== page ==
We’ve blogged about legal translation services in the context of authenticating foreign government documents, and about language translation and the probative value of foreign website evidence. Typically, authenticating documents for evidence is rather straightforward. However, when the document is a screenshot of a given website or – as often is the case now – a social media site like Facebook, attorneys are running into significant challenges. This is even more the case when the screenshot is of a foreign-based website or in a foreign language.
It is now standard practice to conduct an Internet search as part of preparing for a case – which itself may require a foreign language translation of search terms and keywords- and then present their findings with screenshots. However, specific steps must be taken to admit the evidence at trial – with the main hurdle being authenticity.
To frame the challenge, take the statement from St. Clair v. Johnny’s Oyster & Shrimp, Inc. 76 F.Supp 2d 733-75 (SD Tex 1999), “Anyone can put anything on the Internet… (It’s) one large catalyst for rumor, innuendo and misinformation… It is voodoo information.”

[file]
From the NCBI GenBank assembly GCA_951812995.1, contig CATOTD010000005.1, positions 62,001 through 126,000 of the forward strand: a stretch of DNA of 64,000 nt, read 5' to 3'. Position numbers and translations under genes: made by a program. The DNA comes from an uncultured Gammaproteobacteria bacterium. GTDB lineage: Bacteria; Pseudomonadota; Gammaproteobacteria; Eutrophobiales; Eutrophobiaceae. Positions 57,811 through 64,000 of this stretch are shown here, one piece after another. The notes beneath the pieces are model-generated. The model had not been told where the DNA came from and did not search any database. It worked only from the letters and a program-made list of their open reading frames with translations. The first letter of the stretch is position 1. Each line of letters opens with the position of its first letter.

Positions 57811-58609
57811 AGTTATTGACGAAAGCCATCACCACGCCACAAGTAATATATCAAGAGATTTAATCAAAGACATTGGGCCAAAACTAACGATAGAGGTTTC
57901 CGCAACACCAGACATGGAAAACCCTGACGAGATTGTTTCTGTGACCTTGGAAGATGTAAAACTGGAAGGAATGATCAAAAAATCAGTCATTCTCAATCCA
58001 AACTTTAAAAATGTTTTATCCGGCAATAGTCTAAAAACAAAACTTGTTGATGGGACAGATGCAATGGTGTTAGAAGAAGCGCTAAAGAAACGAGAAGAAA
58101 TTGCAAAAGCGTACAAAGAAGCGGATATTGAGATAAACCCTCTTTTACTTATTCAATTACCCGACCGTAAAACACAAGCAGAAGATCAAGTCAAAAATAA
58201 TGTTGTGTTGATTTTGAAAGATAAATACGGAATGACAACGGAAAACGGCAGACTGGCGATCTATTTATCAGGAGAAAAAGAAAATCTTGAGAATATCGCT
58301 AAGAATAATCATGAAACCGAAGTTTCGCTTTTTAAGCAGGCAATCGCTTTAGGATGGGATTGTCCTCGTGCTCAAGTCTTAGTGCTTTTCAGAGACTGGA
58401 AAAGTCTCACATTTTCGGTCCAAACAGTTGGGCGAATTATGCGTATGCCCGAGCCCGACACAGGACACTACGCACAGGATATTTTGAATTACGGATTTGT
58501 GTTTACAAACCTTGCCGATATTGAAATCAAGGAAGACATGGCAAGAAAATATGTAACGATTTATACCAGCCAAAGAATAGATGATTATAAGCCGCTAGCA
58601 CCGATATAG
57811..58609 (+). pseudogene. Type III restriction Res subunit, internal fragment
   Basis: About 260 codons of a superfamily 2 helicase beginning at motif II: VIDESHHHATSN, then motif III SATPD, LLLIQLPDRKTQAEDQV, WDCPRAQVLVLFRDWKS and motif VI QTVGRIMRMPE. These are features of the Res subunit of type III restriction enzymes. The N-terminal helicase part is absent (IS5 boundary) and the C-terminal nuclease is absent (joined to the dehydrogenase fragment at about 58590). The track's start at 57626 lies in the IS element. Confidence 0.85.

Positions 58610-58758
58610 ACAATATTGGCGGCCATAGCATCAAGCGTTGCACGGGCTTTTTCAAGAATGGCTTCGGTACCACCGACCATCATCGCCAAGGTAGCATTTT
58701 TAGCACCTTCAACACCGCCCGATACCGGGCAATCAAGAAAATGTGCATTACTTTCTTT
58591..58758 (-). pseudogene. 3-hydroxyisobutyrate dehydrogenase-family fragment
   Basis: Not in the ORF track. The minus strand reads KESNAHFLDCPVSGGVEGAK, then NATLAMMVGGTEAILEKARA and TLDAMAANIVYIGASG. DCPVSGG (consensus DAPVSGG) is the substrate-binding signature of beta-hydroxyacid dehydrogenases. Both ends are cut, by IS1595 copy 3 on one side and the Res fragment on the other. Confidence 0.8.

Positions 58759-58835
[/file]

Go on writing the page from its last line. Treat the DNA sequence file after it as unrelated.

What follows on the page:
To satisfy FRE 901(b)(1):
- Be prepared to answer 1) what was actually on the website, 2) does the exhibit or testimony accurately reflect it, and 3) if so, is it attributable to the owner of the site?
- Factors often considered include: length of time data was posted on the site, whether it remains on the site for the court to verify, whether the data is of a type ordinarily posted on that site or similar sites, whether the owner of the site has elsewhere published the same data, and whether the data has been republished by others who identify the source of the data as the site in question.
- If the site is foreign based, the attorney should be prepared to present the evidence as to authenticity in both its original form and with a foreign language translation.